pornolar porno seyret

TPG Week 188: Nothing Good To Say

| August 1, 2014

TPGFeatured_05

 

Welcome back, one and all, to The Proving Grounds. This week brings us a new Brave One in Andrew Brinkley and co-writer Eric Parfait. Andrew is also an editor, which is something we don’t get too often here at TPG. Anyway, we have Steve Colle in blue, I’m in red, and we’ll see what Andrew brings us in

 

Luchadores VS

 

Before we begin, there are two things I vanna say. (Yes, vanna.) First, this isn’t going to go well. Not at all. You have been warned. Second, the font size on this was at 10. Was I expecting better from an editor? Yes, I was. I’m not going to be any different than usual, but I expected better. So, let’s get on with the show.

 

To begin, the formatting is frustrating in that you’ve used the space bar to indent everything save the page number. On top of that, you’re breaking up sentences in the panel descriptions and dialogue and placing it on different lines instead of letting it go across the written page and allowing the margins to do their jobs. Part of me is hoping it fixes itself when Steven posts it to the site, but the other half is hoping it doesn’t so others can see my frustration. Either way, this is NOT the way to set up your format, consistent or not.

 

Page 1

 

Panel 1 – Shot of a building, people filing in. (Talk about vague. What kind of building are we looking at here? Is it an office building? A museum? An outhouse? You’re creating an awfully big assumption that your artist is going to know EXACTLY what kind of building you’re looking for. Here in Calgary, Alberta, Canada [which is a BIG wrestling mecca thanks to the Hart Family and the popularity of Bret Hart and his siblings/in-laws], they have larger promotions such as the WWE presenting at major venues like the Saddledome and smaller [and much smaller] promotions having shows in community centers, school gyms, and anywhere else they can afford to rent [which isn’t saying much as the entry fee itself pays solely for the venue, not to pay the wrestlers]. You get the idea. That said, you need to be a helluva lot more specific. Something else you forgot to mention was the interior/exterior aspect of the shot, so we’re left wondering if people are going into the doors from outside or coming into the venue and we get a shot of the inside entrance. How far away is the shot? That’s something else to consider. Now, when you’re saying that people are filing in, just how many people are we talking about? A long lineup will show popularity of the event, while a few people gives a completely different message. What kinds of people? How are they dressed? Are they casual, in business attire, or are they in military garb? Give us more to work from. And just as an aside, did you notice how much I’ve written and the questions I’ve asked based solely on your seven-word opening sentence? Speaks volumes unto itself, doesn’t it?) On the wall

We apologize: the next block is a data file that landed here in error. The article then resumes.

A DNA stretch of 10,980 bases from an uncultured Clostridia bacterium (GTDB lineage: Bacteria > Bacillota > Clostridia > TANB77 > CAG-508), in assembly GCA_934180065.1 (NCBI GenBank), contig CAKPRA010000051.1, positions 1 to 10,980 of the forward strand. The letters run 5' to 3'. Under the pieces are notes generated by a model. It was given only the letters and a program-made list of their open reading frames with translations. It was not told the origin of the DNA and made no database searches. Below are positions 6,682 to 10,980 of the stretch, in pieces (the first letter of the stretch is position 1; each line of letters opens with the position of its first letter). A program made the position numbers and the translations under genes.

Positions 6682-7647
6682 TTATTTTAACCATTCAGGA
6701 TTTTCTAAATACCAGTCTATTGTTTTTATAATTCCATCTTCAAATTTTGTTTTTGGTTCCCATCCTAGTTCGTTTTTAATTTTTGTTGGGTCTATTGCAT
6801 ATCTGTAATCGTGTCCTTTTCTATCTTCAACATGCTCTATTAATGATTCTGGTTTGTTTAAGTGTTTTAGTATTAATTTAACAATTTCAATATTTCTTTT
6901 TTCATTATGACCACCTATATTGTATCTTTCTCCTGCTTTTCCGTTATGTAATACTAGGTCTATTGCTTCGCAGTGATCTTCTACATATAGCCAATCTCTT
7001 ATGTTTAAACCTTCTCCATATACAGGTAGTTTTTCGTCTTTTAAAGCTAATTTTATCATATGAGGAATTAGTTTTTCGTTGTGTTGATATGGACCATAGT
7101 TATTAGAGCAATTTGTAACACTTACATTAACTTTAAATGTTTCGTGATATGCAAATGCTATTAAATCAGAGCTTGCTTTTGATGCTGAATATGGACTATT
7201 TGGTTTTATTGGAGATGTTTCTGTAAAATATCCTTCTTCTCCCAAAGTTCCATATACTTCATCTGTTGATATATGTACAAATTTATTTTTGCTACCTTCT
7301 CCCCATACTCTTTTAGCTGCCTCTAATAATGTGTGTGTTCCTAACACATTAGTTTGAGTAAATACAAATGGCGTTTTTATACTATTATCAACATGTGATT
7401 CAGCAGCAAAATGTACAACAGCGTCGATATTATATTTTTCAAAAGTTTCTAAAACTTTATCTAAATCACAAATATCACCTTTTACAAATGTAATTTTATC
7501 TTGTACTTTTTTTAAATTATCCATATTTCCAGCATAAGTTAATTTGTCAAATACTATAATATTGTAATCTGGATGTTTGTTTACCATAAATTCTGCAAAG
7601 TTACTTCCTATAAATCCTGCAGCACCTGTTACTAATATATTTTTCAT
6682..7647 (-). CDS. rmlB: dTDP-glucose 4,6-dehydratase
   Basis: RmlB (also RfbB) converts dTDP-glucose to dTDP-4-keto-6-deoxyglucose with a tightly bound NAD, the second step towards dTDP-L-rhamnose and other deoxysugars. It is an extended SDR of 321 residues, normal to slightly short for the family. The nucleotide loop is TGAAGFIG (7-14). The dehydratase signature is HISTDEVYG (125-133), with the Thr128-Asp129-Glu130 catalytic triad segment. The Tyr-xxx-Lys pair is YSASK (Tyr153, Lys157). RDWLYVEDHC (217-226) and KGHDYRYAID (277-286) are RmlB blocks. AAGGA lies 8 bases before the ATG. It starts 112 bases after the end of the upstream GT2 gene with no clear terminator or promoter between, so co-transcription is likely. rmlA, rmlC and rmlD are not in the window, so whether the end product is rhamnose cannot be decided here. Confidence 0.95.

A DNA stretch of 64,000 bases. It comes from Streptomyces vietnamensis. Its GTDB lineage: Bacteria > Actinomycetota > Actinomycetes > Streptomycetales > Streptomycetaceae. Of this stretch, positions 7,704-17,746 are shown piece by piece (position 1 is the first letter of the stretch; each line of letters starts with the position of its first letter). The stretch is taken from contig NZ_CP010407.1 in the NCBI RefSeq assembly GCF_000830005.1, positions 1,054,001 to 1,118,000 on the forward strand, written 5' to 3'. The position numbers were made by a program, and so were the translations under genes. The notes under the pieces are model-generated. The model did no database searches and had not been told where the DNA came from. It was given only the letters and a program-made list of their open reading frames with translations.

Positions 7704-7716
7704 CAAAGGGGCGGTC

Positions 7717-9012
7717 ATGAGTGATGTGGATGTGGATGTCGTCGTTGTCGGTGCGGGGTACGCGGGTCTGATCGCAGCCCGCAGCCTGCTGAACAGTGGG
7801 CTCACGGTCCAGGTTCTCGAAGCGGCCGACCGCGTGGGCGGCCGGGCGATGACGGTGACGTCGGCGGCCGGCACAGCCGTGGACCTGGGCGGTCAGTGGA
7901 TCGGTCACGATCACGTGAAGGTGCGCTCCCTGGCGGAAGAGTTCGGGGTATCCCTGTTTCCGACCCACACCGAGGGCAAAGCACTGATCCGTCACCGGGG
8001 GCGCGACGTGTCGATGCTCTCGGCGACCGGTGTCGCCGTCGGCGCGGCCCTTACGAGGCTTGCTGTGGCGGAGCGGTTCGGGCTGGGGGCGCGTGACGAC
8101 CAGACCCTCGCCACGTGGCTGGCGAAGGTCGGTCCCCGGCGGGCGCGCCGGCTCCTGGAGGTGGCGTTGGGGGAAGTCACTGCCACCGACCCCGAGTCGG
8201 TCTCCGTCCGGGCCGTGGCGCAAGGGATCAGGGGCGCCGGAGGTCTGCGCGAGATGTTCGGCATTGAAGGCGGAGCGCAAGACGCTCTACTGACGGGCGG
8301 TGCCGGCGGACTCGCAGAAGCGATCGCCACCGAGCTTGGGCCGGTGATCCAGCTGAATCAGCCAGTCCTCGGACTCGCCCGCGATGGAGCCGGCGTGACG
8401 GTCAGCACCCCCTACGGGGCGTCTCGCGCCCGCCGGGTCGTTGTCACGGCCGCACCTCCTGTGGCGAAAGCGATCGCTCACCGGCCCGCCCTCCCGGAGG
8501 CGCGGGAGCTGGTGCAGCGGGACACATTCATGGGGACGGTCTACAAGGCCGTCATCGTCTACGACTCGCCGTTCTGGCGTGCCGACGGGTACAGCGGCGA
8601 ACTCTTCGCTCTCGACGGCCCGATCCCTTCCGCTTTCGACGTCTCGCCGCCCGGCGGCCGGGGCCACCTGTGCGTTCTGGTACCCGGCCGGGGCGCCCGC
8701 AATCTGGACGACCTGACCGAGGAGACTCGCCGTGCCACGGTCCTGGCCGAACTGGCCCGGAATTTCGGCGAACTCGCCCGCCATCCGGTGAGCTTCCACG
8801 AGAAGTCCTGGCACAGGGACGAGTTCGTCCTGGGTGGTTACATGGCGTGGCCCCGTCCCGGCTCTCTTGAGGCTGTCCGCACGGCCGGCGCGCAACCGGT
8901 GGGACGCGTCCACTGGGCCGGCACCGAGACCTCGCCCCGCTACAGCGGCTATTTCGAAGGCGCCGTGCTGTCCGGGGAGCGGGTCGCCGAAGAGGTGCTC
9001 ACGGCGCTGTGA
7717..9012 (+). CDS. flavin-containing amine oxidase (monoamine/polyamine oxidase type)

is plastered a sign for “Lucha Libre.” (First of all, the word “plastered” denotes to me that there is more than just one poster or sign, that the wall is completely covered in them. Watch your words. And though I know what Lucha Libre is, is your artist going to know? Are there images on the sign or just the words “Lucha Libre”? See the problems vagueness causes?) It is a classic

wrestling poster. (When you say it’s a classic wrestling poster, what are you implying? Are you saying the time period of the setting is classic, that the story is taking place in the 70’s, for example? And what does a “classic” poster look like? Could you have provided the artist with a link to an example or included a reference photo? Damned right! So you’ve given the artist absolutely nothing to draw from. I feel sorry for whoever attempts to draw this because not only are they going to be confused, but more than likely, they’ll end up having to redraw the image [and subsequent pages, if this is what they have to look forward to] because they aren’t “getting it quite right”. And the fault is all yours, my friend.) Everything looks exciting and lively. (How do you expect the artist to convey this? I can’t even visualize it in my OWN head. Think about it: When you go to a wrestling event, or even watch one on TV, is the crowd going wild as they enter the building? No. Are they going wild when the matches haven’t even started? No. The only time they look excited is when a major, fleeting action has taken place, something that causes a sudden shock or surprise. “Exciting and lively”? Uh… no.)